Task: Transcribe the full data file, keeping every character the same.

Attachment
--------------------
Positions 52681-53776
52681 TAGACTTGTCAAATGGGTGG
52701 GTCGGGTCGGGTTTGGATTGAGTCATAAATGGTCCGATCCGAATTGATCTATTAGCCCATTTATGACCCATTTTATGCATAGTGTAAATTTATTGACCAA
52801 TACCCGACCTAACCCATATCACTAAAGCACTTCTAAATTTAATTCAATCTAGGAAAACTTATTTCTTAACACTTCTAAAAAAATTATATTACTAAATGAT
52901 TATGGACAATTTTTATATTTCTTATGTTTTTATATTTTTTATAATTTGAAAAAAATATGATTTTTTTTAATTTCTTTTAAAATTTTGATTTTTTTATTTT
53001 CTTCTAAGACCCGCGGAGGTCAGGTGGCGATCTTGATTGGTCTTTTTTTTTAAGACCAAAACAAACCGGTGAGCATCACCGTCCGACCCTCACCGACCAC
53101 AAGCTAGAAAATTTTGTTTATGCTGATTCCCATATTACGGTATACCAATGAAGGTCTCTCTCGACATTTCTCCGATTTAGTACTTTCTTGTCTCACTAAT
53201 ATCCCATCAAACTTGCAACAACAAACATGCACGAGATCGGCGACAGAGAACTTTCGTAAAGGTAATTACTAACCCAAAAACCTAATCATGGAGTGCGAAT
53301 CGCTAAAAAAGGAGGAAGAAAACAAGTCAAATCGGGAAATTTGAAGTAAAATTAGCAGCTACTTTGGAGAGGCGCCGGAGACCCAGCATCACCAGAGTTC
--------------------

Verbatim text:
Positions 52681-53776
52681 TAGACTTGTCAAATGGGTGG
52701 GTCGGGTCGGGTTTGGATTGAGTCATAAATGGTCCGATCCGAATTGATCTATTAGCCCATTTATGACCCATTTTATGCATAGTGTAAATTTATTGACCAA
52801 TACCCGACCTAACCCATATCACTAAAGCACTTCTAAATTTAATTCAATCTAGGAAAACTTATTTCTTAACACTTCTAAAAAAATTATATTACTAAATGAT
52901 TATGGACAATTTTTATATTTCTTATGTTTTTATATTTTTTATAATTTGAAAAAAATATGATTTTTTTTAATTTCTTTTAAAATTTTGATTTTTTTATTTT
53001 CTTCTAAGACCCGCGGAGGTCAGGTGGCGATCTTGATTGGTCTTTTTTTTTAAGACCAAAACAAACCGGTGAGCATCACCGTCCGACCCTCACCGACCAC
53101 AAGCTAGAAAATTTTGTTTATGCTGATTCCCATATTACGGTATACCAATGAAGGTCTCTCTCGACATTTCTCCGATTTAGTACTTTCTTGTCTCACTAAT
53201 ATCCCATCAAACTTGCAACAACAAACATGCACGAGATCGGCGACAGAGAACTTTCGTAAAGGTAATTACTAACCCAAAAACCTAATCATGGAGTGCGAAT
53301 CGCTAAAAAAGGAGGAAGAAAACAAGTCAAATCGGGAAATTTGAAGTAAAATTAGCAGCTACTTTGGAGAGGCGCCGGAGACCCAGCATCACCAGAGTTC